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Certain individuals find a singular moment in life used to portray them and/or define them, if not basically brand them. In the world of sports, particularly baseball, this practice is raised to a level that is questionable at best, laughable in most instances and blatantly unfair as a rule. The sports media, along with a growing portion of the general public that refuses to form their own opinions, goes to extremes to constantly relive an individual's weak moments. Curiously, they often then close their ridiculing diatribes by mentioning that labeling a particular person is really unfair. In Never These Men, Thomas Porky McDonald, whose previous works stressed the notion that a game like baseball is there for the joy it gives to those who truly love it and understand it, takes a peek at a small collection of the most famous (or is it infamous?) of these media-fueled characters.
The idea that someone who cannot possibly do something (play professional sports) might then play judge and jury on those that can (athletes) seems absurd to McDonald, who clearly feels that the ever-growing rash of media outlets, in concert with an unthinking generation of spectators, has only bloated the array of unfounded criticisms and hypocritical rhetoric within our midst. From Fred Merkle, an early media creation, through to Bill Buckner, a truly fine and underrated ballplayer, Never These Men fundamentally asks the reader to imagine how it feels to be branded for a singular moment in one's life. McDonald, foremost a poet, liberally spreads a few relevant original verses throughout this volume, which is fundamentally a call for fair play. The idea of balanced and proper reporting is considered as well, as in the cases of Ralph Branca, Mitch Williams and Ralph Terry. Though all three were solid Major Leaguers who gave up famous home runs, only the former two are constantly cited, a point of contention here.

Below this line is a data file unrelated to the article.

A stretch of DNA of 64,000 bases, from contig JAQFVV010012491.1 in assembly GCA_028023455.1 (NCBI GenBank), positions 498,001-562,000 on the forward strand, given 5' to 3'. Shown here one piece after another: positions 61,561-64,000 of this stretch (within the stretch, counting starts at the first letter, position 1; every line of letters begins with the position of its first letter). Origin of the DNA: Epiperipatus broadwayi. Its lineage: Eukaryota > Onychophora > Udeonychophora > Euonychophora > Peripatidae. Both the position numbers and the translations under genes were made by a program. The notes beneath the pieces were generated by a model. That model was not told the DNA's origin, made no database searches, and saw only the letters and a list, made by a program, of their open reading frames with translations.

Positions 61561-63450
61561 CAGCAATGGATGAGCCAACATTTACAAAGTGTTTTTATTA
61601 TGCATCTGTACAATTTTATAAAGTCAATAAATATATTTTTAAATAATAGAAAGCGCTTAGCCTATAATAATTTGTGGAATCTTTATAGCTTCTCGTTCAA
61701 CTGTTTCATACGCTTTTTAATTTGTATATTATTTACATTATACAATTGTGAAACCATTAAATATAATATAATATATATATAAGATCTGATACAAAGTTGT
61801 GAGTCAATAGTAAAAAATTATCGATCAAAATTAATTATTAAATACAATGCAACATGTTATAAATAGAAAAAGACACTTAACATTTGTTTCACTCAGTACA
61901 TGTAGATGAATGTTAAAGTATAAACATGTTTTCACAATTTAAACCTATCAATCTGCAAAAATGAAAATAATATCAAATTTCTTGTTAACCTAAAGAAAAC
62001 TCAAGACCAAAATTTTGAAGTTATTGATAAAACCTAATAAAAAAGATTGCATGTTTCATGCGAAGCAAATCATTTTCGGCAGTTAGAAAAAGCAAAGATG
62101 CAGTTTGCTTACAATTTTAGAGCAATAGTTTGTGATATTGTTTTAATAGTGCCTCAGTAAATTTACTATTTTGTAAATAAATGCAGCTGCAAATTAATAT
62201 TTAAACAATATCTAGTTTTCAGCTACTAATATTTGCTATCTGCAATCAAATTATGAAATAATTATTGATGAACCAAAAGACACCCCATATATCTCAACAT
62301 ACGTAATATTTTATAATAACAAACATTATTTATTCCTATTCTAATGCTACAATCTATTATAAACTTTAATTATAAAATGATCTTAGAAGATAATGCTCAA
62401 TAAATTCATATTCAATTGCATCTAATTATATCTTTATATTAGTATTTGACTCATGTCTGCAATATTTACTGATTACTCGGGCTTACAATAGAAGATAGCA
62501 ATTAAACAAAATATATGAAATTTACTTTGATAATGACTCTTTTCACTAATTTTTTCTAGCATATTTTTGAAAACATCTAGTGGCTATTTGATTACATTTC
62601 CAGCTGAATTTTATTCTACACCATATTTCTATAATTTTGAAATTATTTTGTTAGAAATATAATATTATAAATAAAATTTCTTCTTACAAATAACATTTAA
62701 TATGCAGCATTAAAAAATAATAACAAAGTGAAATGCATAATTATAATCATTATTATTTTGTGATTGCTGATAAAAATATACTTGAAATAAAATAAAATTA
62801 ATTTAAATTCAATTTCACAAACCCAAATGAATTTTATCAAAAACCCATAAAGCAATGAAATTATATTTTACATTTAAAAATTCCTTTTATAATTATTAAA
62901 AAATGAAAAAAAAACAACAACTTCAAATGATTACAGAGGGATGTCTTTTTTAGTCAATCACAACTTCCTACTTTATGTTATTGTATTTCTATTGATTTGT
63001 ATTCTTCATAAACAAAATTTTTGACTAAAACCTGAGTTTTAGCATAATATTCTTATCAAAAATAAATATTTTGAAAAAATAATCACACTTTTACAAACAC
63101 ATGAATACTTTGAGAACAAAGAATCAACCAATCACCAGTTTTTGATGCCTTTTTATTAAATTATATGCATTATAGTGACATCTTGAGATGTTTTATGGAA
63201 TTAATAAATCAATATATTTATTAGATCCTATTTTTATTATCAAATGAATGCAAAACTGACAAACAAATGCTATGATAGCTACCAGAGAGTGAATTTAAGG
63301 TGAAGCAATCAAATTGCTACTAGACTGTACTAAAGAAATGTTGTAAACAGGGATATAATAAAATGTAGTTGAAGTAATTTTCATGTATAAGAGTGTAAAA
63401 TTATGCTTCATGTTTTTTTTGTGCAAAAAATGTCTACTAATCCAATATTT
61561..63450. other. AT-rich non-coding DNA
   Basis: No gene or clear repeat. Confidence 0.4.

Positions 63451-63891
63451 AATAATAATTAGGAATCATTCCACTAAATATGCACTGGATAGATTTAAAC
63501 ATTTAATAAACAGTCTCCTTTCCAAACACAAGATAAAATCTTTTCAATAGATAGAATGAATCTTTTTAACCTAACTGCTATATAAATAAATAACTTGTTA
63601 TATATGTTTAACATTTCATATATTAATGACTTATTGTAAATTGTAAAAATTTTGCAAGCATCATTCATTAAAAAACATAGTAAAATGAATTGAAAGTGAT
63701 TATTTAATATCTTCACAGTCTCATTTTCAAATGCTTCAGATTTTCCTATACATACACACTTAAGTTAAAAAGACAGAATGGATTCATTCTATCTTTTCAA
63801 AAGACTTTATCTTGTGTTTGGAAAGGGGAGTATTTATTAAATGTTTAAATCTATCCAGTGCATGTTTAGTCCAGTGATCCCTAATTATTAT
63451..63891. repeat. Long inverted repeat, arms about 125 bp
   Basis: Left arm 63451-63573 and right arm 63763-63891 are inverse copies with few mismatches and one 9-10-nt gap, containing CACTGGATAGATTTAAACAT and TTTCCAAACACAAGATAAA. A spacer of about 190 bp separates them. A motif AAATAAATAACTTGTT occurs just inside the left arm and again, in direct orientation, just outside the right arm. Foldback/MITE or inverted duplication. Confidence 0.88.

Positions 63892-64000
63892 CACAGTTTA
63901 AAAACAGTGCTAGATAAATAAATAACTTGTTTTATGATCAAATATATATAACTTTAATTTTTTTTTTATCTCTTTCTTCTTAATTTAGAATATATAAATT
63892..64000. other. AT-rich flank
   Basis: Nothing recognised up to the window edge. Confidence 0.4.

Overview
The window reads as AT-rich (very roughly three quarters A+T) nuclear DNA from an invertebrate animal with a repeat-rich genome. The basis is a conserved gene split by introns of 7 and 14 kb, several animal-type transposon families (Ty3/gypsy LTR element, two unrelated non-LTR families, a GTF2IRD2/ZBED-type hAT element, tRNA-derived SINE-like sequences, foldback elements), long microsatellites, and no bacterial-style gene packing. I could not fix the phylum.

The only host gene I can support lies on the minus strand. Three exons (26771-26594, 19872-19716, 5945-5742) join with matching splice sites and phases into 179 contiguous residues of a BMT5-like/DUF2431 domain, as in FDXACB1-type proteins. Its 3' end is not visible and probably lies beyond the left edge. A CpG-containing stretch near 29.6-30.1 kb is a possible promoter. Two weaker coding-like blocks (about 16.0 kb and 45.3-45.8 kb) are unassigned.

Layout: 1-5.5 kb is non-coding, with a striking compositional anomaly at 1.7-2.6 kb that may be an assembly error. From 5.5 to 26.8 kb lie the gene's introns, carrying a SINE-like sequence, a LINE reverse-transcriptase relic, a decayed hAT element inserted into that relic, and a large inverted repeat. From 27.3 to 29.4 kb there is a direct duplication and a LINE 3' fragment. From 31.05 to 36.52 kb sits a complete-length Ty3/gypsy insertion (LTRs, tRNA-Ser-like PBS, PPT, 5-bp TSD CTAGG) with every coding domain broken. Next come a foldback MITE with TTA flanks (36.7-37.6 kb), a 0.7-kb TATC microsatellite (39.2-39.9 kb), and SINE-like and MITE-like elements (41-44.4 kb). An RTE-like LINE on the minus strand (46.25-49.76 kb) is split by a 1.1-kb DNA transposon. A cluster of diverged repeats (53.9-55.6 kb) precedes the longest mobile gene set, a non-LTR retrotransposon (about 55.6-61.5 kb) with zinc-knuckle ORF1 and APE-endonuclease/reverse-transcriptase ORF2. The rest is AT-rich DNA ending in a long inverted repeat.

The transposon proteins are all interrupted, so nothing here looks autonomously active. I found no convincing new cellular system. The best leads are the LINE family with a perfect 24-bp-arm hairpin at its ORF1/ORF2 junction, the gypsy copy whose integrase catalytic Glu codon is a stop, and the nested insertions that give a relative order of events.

In the area of authority figures, why Charles Comiskey and Judge Landis are barely scrutinized for their truly abhorrent behavior, while a lifetime baseball man like Gene Mauch is merely brushed aside by far too many is a question that clearly haunts this writer. Never These Men asserts that working in a world with little or no accountability, while demanding total accountability from those whose skill and expertise literally creates your professional existence, is an absurdity that needs to be addressed.